SAN DIEGO (Reuters) - Airbus (AIR.PA) expects to have access to some European export credit financing on a "case by case" basis in 2017, its sales chief said on Monday.
European Export Credit agencies (ECA) suspended financing for Airbus deliveries in 2016 amid a UK investigation into the use of sales agents.
"I would be expecting that we will get ECA cover on a case-by-case basis this year," John Leahy, chief operating officer for customers said in an interview.
Speaking on the sidelines of the ISTAT Americas air finance conference, Leahy said Airbus would need until at least 2018 until it recoups production levels it had originally planned for its A320neo jetliner following production problems at engine supplier Pratt & Whitney.
"I think Pratt has been frustrating. We are certainly capable of delivering the airframes the moment we have engines. The good news is the engine is meeting and exceeding our expectations," Leahy told Reuters.
Airbus delivered 68 A320neos in 2016, well below earlier expectations, and predicts it will treble this number in 2017.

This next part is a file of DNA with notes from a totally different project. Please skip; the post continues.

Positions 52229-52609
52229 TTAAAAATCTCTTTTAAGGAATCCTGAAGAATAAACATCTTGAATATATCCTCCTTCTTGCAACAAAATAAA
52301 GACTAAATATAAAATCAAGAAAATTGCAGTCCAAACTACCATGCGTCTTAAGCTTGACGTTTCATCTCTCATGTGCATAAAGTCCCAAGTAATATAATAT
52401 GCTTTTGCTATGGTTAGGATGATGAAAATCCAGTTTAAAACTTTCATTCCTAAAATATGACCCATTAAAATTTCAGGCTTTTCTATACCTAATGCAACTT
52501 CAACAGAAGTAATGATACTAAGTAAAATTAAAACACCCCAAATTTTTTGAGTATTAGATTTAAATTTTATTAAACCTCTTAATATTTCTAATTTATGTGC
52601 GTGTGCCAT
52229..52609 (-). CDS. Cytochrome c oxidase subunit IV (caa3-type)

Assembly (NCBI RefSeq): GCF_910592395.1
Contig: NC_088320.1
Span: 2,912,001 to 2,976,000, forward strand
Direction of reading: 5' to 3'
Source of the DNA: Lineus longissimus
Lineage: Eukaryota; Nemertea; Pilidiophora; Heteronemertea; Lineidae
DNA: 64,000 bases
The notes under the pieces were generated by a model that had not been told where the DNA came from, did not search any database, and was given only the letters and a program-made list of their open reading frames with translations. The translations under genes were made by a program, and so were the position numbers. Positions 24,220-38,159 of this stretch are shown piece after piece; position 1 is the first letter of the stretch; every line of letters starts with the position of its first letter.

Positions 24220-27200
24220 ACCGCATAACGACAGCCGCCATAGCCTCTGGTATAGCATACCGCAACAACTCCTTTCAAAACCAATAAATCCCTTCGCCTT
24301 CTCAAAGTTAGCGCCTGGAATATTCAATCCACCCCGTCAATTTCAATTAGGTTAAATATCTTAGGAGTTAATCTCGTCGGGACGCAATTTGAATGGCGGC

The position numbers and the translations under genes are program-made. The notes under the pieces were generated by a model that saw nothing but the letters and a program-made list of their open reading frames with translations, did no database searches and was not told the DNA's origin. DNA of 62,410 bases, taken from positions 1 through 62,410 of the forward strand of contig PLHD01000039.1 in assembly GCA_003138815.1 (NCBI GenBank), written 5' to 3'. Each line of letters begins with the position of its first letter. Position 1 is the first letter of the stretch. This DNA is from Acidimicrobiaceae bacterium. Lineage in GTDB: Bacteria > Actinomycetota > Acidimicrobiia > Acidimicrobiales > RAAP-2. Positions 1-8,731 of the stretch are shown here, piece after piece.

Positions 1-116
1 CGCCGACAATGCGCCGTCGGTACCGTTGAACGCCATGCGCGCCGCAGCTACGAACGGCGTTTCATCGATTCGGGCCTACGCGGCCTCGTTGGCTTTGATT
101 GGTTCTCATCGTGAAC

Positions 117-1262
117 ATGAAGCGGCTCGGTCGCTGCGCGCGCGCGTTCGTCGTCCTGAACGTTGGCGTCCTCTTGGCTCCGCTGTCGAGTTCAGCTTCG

Leahy confirmed the overhang of late deliveries caused by missing engines would persist into 2018.
"We will still be cumulatively behind by the end of 2017 but we will still be in the process of catching up. We can always hope that they will do more, but at this point their track record isn’t that impressive."
Airbus also saw profit margins fall last year despite higher deliveries and lower spending on research and development.
That partly reflected high early production costs for its A350. But profits have also been squeezed by lower pricing for an earlier version of A350, which was relaunched in 2006 with a bolder design and higher price tag.
Analysts say some of the airlines taking A350s are those such as Finnair which had ordered the earlier version and were granted permission to change to the new design at the same price. In all, Airbus sold more than 100 of the earlier version, a derivative of its A330, before opting for an all-new design.
"We did honour some firm contracts that people had for the original airplanes," Leahy told Reuters, asked about the impact of the pricing switch, adding: "We are almost through it".
Airbus is also still studying a possible larger A350-2000 version, but is in no hurry to decide, Leahy said.
"We are studying it but this market right now is soft for wide-bodies, so I don’t see a big queue of customers saying I want to launch a new programme ... We have time to study it."
(Reporting by Tim Hepher; Editing by Bernard Orr)